I want to have a template function like this:

template <class T>
void CreateBlankPatch(typename T::Pointer patch, unsigned int sideLength)
{
  CreateConstantPatch(patch, typename T::PixelType::Zero(), sideLength);
}

It works fine as long as Zero() is defined for the class T. However, with POD types, this is clearly not the case. So I want an unsigned char version of the template, I tried to do this:

template <>
void CreateBlankPatch<unsigned char>(typename T::Pointer patch, unsigned int sideLength)
{
  CreateConstantPatch(patch, 0, sideLength);
}

but it complained that T is not defined. I tried this (even though every example I've seen has empty <> for specializations):

template <class T>
void CreateBlankPatch<unsigned char>(typename T::Pointer patch, unsigned int sideLength)
{
  CreateConstantPatch(patch, 0, sideLength);
}

and I get

error: template-id ‘CreateBlankPatch<unsigned char>’ in declaration of primary template

Anyone know how to do this?

Thanks,

David

I figured it out:

template <>
void CreateBlankPatch<UnsignedCharImageType>(UnsignedCharImageType::Pointer patch, unsigned int sideLength)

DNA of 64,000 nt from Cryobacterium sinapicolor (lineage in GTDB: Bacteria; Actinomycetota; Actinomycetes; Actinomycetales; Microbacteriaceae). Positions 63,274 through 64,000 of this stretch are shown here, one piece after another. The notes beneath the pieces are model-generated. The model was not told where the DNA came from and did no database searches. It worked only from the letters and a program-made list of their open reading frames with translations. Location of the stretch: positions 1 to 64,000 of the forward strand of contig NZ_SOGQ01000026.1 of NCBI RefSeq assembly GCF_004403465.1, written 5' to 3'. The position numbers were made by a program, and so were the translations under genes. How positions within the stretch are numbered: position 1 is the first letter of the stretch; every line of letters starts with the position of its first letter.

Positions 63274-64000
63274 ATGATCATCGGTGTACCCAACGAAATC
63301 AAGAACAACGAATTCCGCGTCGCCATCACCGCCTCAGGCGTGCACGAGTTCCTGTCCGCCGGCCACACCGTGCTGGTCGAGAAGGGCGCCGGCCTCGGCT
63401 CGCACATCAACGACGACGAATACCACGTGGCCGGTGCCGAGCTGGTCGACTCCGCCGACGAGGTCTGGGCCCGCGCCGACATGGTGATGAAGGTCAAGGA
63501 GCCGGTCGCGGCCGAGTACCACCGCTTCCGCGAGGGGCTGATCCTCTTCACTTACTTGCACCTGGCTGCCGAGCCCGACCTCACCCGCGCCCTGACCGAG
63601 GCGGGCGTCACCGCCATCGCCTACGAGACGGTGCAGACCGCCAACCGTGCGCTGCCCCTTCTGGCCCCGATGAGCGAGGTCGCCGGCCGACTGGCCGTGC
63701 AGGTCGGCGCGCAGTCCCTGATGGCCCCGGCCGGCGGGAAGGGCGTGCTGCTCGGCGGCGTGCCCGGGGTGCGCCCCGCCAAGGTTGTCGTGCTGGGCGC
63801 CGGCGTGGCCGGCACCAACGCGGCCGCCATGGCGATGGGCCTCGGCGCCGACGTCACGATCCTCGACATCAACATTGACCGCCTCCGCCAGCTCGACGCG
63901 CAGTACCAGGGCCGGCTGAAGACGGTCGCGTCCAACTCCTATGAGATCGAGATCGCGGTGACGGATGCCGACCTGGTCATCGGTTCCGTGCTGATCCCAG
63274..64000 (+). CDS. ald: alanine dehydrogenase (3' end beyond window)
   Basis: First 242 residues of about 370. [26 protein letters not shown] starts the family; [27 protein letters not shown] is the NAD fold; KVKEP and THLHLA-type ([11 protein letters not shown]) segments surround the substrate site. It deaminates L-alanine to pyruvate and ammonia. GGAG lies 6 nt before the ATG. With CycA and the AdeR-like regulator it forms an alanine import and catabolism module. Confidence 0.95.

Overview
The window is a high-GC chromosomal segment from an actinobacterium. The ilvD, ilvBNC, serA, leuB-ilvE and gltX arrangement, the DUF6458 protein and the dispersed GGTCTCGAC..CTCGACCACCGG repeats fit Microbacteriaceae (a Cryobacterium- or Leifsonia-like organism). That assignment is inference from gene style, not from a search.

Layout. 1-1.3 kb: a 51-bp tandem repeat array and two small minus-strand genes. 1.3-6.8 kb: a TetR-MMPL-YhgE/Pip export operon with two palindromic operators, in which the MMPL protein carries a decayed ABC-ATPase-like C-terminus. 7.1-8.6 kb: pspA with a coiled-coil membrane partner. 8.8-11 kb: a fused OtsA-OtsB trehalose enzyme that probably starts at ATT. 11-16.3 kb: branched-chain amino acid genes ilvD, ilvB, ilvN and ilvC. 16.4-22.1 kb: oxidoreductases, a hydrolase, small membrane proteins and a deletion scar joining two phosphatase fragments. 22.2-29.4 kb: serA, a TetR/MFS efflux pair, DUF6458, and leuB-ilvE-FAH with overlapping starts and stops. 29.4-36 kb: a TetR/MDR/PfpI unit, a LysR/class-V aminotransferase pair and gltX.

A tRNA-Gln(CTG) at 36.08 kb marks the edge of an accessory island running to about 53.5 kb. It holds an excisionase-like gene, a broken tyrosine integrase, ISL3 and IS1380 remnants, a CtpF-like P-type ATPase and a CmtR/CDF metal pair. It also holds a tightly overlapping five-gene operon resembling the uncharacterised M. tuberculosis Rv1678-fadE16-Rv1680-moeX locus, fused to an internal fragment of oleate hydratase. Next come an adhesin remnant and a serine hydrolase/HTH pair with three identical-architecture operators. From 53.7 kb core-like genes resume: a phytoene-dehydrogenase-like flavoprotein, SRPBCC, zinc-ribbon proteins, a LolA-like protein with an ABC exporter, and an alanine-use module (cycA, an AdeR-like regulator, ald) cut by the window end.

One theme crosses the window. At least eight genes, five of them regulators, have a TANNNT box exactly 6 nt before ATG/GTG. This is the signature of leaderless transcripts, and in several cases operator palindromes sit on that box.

{
  CreateConstantPatch<UnsignedCharImageType>(patch, 0, sideLength);
}

How silly of me. I need a "fake post" button. No matter how long I look at something, I figure it out 4 seconds after posting a question about it.

Sorry for the noise.

David

Hey David! I know you solved it, but if you want a more generic solution, I can suggest something. This case is a very good example of when traits can be very useful.

Consider this:

//define a type trait for images:
template <class T>
struct image_trait {
  typedef typename T::Pointer Pointer;
  struct PixelType {
    typedef typename T::PixelType::Type Type;
    static T::PixelType::Type Zero() { return T::PixelType::Zero(); };
  };
};

//specialize the trait for a primitive image (like unsigned char*)
template <>
struct image_trait<unsigned char*> {
  typedef unsigned char** Pointer;
  struct PixelType {
    typedef char Type;
    static char Zero() { return 0; };
  };
};

//then, you can have one function template that will work for all image types that have an appropriate image_trait (either the generic one or a specialization)
template <class T>
void CreateBlankPatch(typename image_trait<T>::Pointer patch, unsigned int sideLength)
{
  CreateConstantPatch(patch, typename image_trait<T>::PixelType::Zero(), sideLength);
}

This is how STL implements a lot of things. Like for iterators, all the STL algorithms can also work for pointer instead because, internally, they always go through a iterator_trait template to know the value type, reference type, etc., and a few specialization for pointers (like T*) make the STL algorithms compatible with them (or any other custom iterator you could come up with, as long as you provide a valid iterator_trait for it).

Comments
Short simple post on Traits: Thx

Thanks Mike. I was actually just reading about traits the other day. That is clearly the right solution here.

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